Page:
Lowcountry Woman Paddles Tough Waters to Become Dragon Boat Champion

October 12, 2017, 10:23 am EST | Share:

CHARLESTON, SC (ALEX HEATON, WTAT-TV) — A Charleston woman hopes to become a national champion in a sport that dates back two thousand years. She is a member of the United States National Dragon Boat Team – but it was a tough road just to make the team, but an even tougher journey to be here today.

“It is surreal,” she said. “I’m still trying to take it all in as humble as I know how.”

Jessica Key is still paddling the high from all her hard work.

“I would go to work, do the 40-hour thing, and after work, I would do another training,” she said. “I’d leave home when it was dark and come home when it was dark. Sometimes my kids were already asleep.”

In a little more than a year she paddled her way to a top spot on the US National Dragon Boat Team – and those practices in the Rivertowne retention pond paid off.

“It’s a really, really competitive sport. We have woman elite athletes from all over the country.”

She’s still isn’t sure how she gained one of the coveted seat, though, because there are only 22 seats for 20 paddlers, a steerer and a drummer. But she knows it has something to do with faith and her fight.

“For me, even though I had all these odds stacked against me, I was always a fighter,” she said. “I would never quit, even though I was an alcoholic by the time I was a senior in highschool, I was a drug addict. I did crystal meth. I even tried to commit suicide. All these things that happened I knew that there was more to me. I knew that I had a gift.”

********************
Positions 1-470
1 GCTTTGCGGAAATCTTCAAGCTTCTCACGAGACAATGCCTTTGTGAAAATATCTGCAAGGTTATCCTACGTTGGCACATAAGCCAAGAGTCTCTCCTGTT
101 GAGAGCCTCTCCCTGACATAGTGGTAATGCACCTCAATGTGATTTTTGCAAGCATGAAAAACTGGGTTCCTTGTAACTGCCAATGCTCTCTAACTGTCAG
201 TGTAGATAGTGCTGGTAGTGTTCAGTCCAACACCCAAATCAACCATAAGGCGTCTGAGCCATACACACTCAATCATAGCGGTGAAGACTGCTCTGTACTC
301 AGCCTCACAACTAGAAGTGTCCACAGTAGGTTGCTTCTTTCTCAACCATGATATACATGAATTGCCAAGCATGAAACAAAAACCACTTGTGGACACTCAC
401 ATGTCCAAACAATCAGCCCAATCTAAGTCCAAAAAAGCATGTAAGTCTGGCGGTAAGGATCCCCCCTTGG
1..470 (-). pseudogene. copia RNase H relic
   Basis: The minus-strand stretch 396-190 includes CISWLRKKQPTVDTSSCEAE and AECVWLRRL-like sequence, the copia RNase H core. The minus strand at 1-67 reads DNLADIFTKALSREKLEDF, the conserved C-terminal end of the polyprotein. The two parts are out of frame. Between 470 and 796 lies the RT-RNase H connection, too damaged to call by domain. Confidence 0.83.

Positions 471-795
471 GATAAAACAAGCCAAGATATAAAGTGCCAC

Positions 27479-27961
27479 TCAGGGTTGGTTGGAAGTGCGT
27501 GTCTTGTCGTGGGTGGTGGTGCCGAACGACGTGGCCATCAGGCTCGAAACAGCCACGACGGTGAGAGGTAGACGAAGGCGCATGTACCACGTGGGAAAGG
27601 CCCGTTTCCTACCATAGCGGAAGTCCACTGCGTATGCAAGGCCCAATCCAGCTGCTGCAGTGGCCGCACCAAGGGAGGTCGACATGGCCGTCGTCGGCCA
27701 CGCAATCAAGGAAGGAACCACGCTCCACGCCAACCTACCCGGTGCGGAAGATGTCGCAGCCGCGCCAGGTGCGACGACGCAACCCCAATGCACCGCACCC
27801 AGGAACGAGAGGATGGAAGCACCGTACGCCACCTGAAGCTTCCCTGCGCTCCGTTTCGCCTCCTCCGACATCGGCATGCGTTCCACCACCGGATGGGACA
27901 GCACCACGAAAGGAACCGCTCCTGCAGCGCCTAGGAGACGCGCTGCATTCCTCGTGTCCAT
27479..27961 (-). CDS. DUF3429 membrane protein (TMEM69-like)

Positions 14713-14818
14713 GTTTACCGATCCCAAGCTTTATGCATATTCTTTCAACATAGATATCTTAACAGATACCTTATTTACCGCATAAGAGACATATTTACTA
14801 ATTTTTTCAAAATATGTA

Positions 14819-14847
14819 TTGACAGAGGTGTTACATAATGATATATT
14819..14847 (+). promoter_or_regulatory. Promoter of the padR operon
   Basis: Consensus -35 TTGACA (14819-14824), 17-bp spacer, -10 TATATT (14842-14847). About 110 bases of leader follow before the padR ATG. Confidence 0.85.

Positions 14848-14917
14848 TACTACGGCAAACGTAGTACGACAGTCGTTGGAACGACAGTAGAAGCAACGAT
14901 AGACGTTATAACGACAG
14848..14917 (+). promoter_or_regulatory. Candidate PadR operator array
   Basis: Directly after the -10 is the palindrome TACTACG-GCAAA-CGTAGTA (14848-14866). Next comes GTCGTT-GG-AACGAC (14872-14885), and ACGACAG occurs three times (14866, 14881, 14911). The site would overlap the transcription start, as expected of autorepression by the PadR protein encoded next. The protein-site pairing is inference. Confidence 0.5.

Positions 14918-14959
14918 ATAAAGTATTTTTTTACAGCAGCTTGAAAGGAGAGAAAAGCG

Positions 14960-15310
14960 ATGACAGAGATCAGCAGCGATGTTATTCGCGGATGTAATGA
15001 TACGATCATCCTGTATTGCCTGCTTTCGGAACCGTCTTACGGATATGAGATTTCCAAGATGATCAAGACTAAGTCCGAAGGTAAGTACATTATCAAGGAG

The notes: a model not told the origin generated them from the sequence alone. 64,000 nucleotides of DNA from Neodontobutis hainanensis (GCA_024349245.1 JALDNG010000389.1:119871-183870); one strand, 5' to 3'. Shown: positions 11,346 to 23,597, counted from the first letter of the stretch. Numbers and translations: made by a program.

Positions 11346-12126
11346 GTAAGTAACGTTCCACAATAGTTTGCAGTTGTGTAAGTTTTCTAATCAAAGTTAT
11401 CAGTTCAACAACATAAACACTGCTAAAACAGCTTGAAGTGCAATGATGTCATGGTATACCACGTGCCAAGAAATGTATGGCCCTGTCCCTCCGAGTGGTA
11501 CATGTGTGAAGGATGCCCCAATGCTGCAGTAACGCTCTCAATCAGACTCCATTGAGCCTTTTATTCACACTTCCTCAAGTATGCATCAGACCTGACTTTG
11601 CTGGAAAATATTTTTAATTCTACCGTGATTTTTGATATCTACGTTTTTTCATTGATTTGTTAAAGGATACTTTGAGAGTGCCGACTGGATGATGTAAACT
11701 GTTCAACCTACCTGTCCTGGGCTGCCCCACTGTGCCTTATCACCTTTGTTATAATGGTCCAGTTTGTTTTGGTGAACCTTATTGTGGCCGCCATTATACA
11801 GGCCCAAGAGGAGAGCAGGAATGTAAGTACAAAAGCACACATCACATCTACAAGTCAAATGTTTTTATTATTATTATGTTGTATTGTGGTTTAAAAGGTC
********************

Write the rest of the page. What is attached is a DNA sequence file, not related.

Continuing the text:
She knows exactly who exactly who she sees when she looks in the mirror.

“I see someone who overcame insurmountable odds. Someone who has trained so hard, who has sacrificed so much to be at this level, and I am truly humbled and grateful for that.”

So when the team and the boat hit the water in China next week, Key will tap into her new found strength and beat to the drums of a childhood that gave her a love for the water.

“I grew up paddling in the outrigger canoes which is a six man canoe,” she said. “I was able to learn to trust my teammates and people in general. The sport gave me life. I know I have saltwater in my veins.”

Key leaves Friday for California, where team members from all over the country will meet for one last training session before heading to China for the world championship.